Satirical group Street Children accused of ‘promoting ideas calling for terrorist acts’ in video mocking devaluation of Egyptian currency.
Four young Egyptians have been remanded in custody accused of making fun of the government in a satirical video posted on social networks, judicial sources said on Tuesday.
The move is the latest in a crackdown on voices critical of the authorities in Egypt. At the same time, a fifth member of the group known as Street Children arrested on Saturday was ordered released on bail.
Their latest production appears to have touched a nerve as police round up activists involved in April protests against President Abdel Fattah al-Sisi for handing over two islands to Saudi Arabia.
Rights groups accuse Sisi of running an ultra-authoritarian and repressive regime since he deposed in 2013 his democratically elected Islamist predecessor Mohamed Morsi.
Mahmud Ottman, a lawyer for the four, said they were arrested late Monday while visiting a friend’s home in central Cairo. On Tuesday, Mohammed Adel, Mohammed Gabr, Mohammed al-Dessouki and Mohammed Yehya were remanded in custody for 15 days, their lawyer and a judiciary official said.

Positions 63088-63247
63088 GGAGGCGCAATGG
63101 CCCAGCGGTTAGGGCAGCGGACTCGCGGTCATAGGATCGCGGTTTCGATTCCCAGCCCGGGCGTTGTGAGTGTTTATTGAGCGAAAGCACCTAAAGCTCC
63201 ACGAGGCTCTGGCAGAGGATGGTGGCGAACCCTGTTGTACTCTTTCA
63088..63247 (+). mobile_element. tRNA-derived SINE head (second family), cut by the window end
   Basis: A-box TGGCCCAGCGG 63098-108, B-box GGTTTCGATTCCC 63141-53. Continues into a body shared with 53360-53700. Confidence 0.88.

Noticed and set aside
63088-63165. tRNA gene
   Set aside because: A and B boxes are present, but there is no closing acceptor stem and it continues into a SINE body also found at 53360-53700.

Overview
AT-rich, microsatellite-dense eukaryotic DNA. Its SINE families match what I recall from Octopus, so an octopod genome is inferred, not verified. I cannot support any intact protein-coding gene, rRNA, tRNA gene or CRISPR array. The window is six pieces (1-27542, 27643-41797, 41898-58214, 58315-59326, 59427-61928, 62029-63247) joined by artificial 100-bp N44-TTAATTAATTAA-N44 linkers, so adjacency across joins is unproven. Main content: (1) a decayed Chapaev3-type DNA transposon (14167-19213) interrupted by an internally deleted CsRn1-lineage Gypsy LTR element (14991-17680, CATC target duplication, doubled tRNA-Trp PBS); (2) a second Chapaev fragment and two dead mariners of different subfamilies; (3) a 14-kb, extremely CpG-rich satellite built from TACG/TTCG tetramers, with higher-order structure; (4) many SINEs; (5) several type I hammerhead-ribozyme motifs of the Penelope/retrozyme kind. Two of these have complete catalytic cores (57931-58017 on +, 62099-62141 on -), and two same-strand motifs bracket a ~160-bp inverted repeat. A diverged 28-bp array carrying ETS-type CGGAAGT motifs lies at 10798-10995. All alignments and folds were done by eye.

In the group’s latest video, Street Children mock the devaluation of the Egyptian pound as well as the return of the islands to Saudi Arabia. The four are accused of “promoting ideas calling for terrorist acts by posting a video on social networks and YouTube,” Ottman said. They are also suspected of “incitement to take part in demonstrations disturbing the public order” and “inciting mobs to commit hostile actions against state institutions,” he added.
A Cairo court on Tuesday ordered the release on bail of 10,000 Egyptian pounds for a fifth member of the group, Ezzedine Khaled. He is accused of “inciting protests and publishing a video that insulted state institutions.”
Ottman said the bail had been paid and he expected Khaled to be released.
Attempts to protest last month against the handover of the two islands to Saudi Arabia were nipped in the bud by the authorities. Since then, they have also cracked down on activists, bloggers, lawyers and journalists.
The overthrow of Morsi, who was deeply unpopular, unleashed a police crackdown on his supporters that has killed hundreds of protesters and imprisoned thousands of people.
Hundreds of people including Morsi have also been sentenced to death in speedy mass trials denounced by the United Nations as “unprecedented in recent history.”